First impressions are important -- they can set the stage for the entire course of a relationship. The same is true for the impressions the cells of our immune system form when they first meet a new bacterium.
First impressions are important -- they can set the stage for the entire course of a relationship. The same is true for the impressions the cells of our immune system form when they first meet a new bacterium. Using this insight, Weizmann Institute of Science researchers have developed an algorithm that may predict the onset of such diseases as tuberculosis. The findings of this research were recently published in Nature Communications.
Dr. Roi Avraham, whose group in the Institute's Biological Regulation Department conducted the research, explains: "When immune cell and bacterium meet, there can be several outcomes. The immune system can kill the bacteria; the bacteria can overcome the immune defenses; or, in the case of diseases like tuberculosis, the bacterium can lie dormant for years, sometimes causing disease at a later stage and sometimes remaining in hibernation for good. We think that the junction in which one of those paths is chosen takes place early on - some 24-48 hours after infection."
The scientists first tested real meetings between immune cells and bacteria -- this time between blood samples (which contain immune cells) and the Salmonella bacterium. Led by Drs. Noa Bossel Ben Moshe and Shelly Hen-Avivi in Avraham's group, the research team used a method that has been developed in recent years, at the Weizmann Institute among other places, to sequence the gene activity in thousands of individual cells. In other words, they could see what each cell looked like as it responded to the Salmonella bacteria and they could map out the activation profiles of each. This, indeed revealed patterns not seen in standard lab tests, and it seemed to confirm their hypothesis -- there were indeed, differences that enabled them to trace responses from the initial meetings to the later outcomes.
Such single-cell sequencing is still limited to specialized labs, however. The group asked whether there was a way to connect their results to real-time blood tests in real patients. For this, they turned to their single cell databases on Salmonella infection and immune responses and developed an algorithm - based on a method known as deconvolution - that would then enable them to extract similar information from standard data sets. This algorithm uses information available from the standard blood tests and extrapolates to the properties of the individual blood cells in the experiments. "The algorithm we developed," says Bossel Ben Moshe, "can not only define the ensemble of immune cells that take part in the response, it can reveal their activity levels and thus the potential strength of the immune response."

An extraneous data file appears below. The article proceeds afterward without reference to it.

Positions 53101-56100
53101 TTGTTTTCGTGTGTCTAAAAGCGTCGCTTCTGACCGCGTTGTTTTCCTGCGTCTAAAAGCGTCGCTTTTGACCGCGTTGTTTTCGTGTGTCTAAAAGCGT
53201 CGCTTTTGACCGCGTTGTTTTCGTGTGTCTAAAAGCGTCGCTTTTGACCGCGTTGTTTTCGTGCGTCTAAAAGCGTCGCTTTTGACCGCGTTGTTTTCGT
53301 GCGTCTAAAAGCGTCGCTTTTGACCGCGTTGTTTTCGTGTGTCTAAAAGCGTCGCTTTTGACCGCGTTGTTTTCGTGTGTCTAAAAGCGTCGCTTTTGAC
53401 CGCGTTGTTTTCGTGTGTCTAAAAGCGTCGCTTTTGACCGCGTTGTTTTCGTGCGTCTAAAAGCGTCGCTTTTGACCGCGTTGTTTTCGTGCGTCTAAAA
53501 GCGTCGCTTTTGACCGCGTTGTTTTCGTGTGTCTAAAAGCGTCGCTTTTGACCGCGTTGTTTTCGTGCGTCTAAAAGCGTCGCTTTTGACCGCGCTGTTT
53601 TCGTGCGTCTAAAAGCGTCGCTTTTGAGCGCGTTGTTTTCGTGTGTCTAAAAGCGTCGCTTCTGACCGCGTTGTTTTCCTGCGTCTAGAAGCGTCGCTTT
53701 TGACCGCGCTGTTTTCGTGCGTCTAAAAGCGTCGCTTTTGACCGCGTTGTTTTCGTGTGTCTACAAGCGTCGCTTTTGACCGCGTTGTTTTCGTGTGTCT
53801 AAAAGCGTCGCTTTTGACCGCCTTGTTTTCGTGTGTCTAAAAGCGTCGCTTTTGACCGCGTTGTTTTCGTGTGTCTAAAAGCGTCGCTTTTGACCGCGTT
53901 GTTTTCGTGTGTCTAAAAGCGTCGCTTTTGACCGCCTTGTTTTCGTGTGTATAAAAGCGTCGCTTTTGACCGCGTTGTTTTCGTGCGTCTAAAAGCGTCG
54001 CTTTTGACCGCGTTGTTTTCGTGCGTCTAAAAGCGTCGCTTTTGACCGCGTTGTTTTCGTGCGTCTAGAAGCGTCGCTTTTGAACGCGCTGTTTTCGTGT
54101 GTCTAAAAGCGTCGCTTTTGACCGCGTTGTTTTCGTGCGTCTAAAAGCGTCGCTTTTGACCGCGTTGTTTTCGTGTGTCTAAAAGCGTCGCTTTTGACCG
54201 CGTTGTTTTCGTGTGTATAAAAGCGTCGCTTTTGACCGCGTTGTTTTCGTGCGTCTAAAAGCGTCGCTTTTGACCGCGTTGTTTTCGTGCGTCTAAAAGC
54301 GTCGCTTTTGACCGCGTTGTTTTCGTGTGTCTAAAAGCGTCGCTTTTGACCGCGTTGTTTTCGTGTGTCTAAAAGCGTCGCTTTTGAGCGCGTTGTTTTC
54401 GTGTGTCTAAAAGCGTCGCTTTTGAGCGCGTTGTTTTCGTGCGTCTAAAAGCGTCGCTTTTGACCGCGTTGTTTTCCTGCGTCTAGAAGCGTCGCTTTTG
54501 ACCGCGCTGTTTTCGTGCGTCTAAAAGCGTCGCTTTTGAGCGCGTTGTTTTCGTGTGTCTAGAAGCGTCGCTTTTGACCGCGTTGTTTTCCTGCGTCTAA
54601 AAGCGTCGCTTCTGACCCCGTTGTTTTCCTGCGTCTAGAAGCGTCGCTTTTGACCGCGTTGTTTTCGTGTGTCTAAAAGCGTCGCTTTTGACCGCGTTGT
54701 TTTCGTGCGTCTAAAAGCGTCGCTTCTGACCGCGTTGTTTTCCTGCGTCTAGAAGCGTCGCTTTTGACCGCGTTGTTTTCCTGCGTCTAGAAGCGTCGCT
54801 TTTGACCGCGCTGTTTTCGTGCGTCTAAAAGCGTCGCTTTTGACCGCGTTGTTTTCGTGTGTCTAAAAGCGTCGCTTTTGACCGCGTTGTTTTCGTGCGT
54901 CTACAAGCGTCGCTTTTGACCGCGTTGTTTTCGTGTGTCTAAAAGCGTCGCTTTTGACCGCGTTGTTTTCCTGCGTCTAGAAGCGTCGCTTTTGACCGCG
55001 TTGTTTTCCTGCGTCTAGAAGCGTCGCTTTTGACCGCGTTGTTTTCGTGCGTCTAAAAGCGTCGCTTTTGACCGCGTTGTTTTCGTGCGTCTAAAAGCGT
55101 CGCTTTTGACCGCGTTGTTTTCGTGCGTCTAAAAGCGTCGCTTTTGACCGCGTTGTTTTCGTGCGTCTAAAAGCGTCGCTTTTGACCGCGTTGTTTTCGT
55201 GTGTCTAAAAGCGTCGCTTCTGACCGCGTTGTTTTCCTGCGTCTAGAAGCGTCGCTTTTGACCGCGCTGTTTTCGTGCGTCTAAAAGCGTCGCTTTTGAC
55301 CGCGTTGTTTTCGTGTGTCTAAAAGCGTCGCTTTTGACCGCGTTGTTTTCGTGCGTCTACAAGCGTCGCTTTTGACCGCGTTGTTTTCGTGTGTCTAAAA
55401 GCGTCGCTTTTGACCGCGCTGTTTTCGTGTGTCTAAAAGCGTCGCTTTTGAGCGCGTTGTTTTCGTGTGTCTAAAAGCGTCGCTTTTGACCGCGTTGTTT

The first test of the algorithm was in blood samples taken from healthy people in the Netherlands. These samples were infected, in a lab dish, with Salmonella bacteria, and the immune response recorded. Comparisons with existing genomic analysis methods showed that the standard methods did not uncover differences between groups, while the algorithm the group had developed revealed significant ones that were tied to later variations in bacteria-killing abilities.
The group then asked whether the same algorithm could be used to diagnose the onset of tuberculosis, which is caused by a bacterium that often chooses the third way - dormancy -- and thus can hide out in the body for years. Up to a third of the world's population carries the tuberculosis bacterium, though only a small percentage of these actually become ill. Still, some 2 million die of the disease each year, mostly in underdeveloped areas of China, Russia and Africa. The researchers turned to another database - a British one that followed patients and carriers for a period of two years -- so the group could apply the algorithm to blood test results from both groups, as well as from the subset who went from carrier to disease onset during that period.
The researchers found that the activity levels of immune cells called monocytes could be used to predict the onset or course of the disease. "The algorithm is based on the 'first impressions' of immune cells and Salmonella, which cause a very different type of illness than mycobacterium tuberculosis," says Hen-Avivi. "Still, we were able to predict, early on, which of the carriers would develop the active form of the disease."
Once tuberculosis symptoms appear, patients have to take three different antibiotics over the course of nine months, and antibiotic resistance has become rampant in these bacteria. "If those who are at risk of active disease could be identified when the bacterial load is smaller, their chances of recovery will be better," says Avraham. "And the state medical systems in countries where tuberculosis is endemic might have a better way to keep the suffering and incidence of sickness down while reducing the cost of treatment."
The researchers intend to continue in this line of research - to expand their own database on tuberculosis and other pathogens so to as to refine the algorithm and work on developing the tools that may, in the future, be used to predict who will develop full-blown disease. With the refined algorithm further avenues of research may lead to methods of predicting the course of a number of infectious diseases.
Avraham's research is supported by the Merle S. Cahn Foundation; the estate of Zvia Zeroni; the estate of Leah Arbel; and the European Research Council. Dr. Avraham is the incumbent of The Philip Harris and Gerald Ronson Career Development Chair.
Source: The Weizmann Institute of Science